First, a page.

Those of us with OCD know what it’s like to suffer, many of us doing so for years or even decades until we finally find exposure and response prevention therapy (ERP), the evidence-based therapy for OCD.
You’d think, after reclaiming our lives from OCD, that we’d do anything we could not to suffer again. Especially if we had some modicum of control over the suffering.
And yet, I’ve found that over the past ten years of my recovery, I’ve repeatedly and willingly created my own suffering using the following tried and true recipe, of which I first learned in Dr. Kristin Neff’s book Self-Compassion, and that she learned from meditation teacher Shinzen Young:
Pain x Resistance = Suffering
Let me give you a personal example. I love learning and creating. Whether it’s understanding a client’s story and helping her develop a targeted ERP exercise so she work on reclaiming her life or exploring the world of detectives and horse racing and writing a murder novel involving a jockey who has OCD (my current writing project), I love the creation process.
But I loathe administrative work: filling out forms, dealing with vendors such as credit card and phone companies and the bank, and gathering accounting information to give to my CPA. To me, those tasks are the opposite of creativity. Many times they feel like the equivalent of plunging a toilet that doesn’t want to be plunged.
Every day I wake up looking forward to my creative tasks and hoping the toilet will plunge itself, which it never does, and then becoming grumpy when I realize that I’m going to be spending time in the company of the metaphorical unplunged toilet.
I’m creating my own suffering, and what’s more, I know I’m doing it when I pretend like there’s going to be no admin work required that day! Here’s how this looks in equation form:
The pain of administrative work x my loathing it (including using words like “loathe”) = lots of time feeling grumpy, disappointed, and upset at toilets and their need for plunging.
Take the plunge!
How do I fix this? By stopping my resistance to administrative work. This is akin to a previous post I’ve written about turning “I have to” into “I want to.” Instead of saying, “Ugh. I hate admin. Why won’t it go away? Why do I have to do it?” I can say, “Admin is a part of life. I’m making it out to be a bigger deal than it is, as it’s honestly not that bad. So I’m going to accept it, because resisting is just making me disappointed and discouraged.”
I can even work toward plunging into loving toilet plunging: “Yay admin! This keeps my business and my life running smoothy! I want to do this!” That feels like a stretch right now, but I know that kind of radical acceptance would make my life a whole lot better.
The downside of noticing
As Jon Hershfield and I talk about in Everyday Mindfulness: Tips, Tricks, & Skills for Living Joyfully, people with OCD are noticers. This can be life-enhancing, as we may notice and appreciate that glorious sunset more than other folks. However, this tendency can also be a source of suffering, as we may notice our own pain more, too, and then automatically push back against it. For instance, you might notice that sometimes:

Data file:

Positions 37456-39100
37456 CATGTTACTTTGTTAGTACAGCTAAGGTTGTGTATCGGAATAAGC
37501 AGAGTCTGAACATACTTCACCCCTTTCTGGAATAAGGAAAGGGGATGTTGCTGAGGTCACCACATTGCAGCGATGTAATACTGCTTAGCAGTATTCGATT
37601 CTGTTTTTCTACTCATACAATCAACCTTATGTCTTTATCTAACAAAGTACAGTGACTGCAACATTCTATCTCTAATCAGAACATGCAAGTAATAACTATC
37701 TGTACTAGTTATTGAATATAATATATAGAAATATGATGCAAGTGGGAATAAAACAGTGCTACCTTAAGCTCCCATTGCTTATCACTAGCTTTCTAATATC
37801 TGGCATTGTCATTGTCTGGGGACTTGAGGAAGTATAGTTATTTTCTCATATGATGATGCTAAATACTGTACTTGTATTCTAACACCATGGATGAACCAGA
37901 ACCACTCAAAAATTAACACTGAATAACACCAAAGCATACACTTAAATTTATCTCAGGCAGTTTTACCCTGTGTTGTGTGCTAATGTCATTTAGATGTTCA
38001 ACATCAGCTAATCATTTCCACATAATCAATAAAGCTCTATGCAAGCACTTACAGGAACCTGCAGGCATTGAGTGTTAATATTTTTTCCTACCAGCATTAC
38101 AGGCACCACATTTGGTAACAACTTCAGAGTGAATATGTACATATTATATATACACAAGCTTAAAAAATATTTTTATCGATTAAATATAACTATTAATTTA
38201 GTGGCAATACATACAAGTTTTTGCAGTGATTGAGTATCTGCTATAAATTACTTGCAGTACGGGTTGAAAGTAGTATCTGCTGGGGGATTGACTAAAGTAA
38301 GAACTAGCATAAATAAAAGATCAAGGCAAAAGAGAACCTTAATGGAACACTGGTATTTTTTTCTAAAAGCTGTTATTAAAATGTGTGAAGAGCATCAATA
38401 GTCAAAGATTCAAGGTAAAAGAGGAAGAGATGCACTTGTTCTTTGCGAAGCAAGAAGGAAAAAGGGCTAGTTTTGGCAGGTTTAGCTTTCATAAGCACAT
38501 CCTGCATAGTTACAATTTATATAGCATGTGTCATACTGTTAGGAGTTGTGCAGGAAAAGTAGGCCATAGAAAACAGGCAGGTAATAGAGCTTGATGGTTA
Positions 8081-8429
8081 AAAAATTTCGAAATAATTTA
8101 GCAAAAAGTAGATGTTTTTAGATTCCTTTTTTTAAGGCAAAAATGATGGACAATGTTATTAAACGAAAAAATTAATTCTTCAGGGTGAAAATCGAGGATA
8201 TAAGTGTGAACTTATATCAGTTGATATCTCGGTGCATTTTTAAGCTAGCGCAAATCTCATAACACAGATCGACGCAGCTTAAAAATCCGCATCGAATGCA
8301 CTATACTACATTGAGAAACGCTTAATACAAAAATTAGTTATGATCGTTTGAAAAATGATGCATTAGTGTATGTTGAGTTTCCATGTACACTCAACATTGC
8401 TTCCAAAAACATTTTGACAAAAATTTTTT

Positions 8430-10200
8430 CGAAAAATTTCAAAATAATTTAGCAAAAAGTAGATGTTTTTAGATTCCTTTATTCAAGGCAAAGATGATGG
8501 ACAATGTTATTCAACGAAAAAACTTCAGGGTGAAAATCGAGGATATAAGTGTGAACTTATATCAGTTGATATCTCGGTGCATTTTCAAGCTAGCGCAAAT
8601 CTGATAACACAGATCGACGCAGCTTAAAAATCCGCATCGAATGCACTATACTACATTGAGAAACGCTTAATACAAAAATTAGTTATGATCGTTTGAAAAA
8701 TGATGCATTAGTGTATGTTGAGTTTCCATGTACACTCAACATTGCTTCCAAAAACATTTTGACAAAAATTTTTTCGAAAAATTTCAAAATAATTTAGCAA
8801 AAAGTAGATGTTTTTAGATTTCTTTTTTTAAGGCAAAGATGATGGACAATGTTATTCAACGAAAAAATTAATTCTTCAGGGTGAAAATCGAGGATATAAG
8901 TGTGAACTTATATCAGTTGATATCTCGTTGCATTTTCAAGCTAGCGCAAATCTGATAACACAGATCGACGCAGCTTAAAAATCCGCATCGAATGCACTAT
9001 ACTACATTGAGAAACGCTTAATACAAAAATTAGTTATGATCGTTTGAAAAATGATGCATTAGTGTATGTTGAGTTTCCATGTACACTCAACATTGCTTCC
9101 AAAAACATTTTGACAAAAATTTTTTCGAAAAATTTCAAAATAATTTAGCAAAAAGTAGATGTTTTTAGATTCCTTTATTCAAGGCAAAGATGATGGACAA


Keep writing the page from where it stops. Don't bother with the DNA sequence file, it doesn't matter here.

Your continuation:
- You still have disturbing intrusive thoughts, even after all the ERP you’ve done (and you want them to go away!)
- You have anxiety for no reason whatsoever (and that “shouldn’t” be happening!)
- You feel irritation for even having OCD (and you wish so, so much that you didn’t have it.)
See how easy it is to go from noticing pain to wishing it weren’t there? All the things in the parentheses are examples of resistance, and they are the roots of our self-inflicted suffering.
Acceptance is key
When we resist, we’re trying to make the pain go away. We’re not accepting that pain is a part of life.
Compulsions are another example of a big form of resistance because by doing them, we’re trying to get the pain of anxiety to go away. Further, OCD is often conning us into doing compulsions by saying that we can somehow change outcomes in the past, present, or future as if we’re all wizards in Harry Potter. But by giving in to rituals we’re also resisting the reality that things are going to be how they are going to be, since we’re all Muggles (non-magic folk). As Doris Day sings, “Que cera, cera.” Resisting anxiety by doing compulsions is futile, and worse, it just makes OCD stronger.
I’m working diligently to accept that admin is a part of life, as acceptance is a key part of my new Rule #1 that I discuss toward the end of Is Fred in the Refrigerator? Taming OCD and Reclaiming My Life. If I become really skilled at acceptance of admin, some day I may even learn to look forward to plunging the toilet because of the benefits it will bring.
Resistance is the key ingredient in the recipe for suffering and acceptance is the key ingredient to ongoing peace.
For more about my Rule #1, see pages 254-265 of Is Fred in the Refrigerator? Taming OCD and Reclaiming My Life. If you’d like to read more about the equation for suffering in Dr. Neff’s book, please see page 93 of Self-Compassion.
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My blogs are not a replacement for therapy, and I encourage all readers who have obsessive compulsive disorder to find a competent ERP therapist. See the IOCDF treatment provider database for a provider near you. And never give up hope, because you can tame OCD and reclaim your life!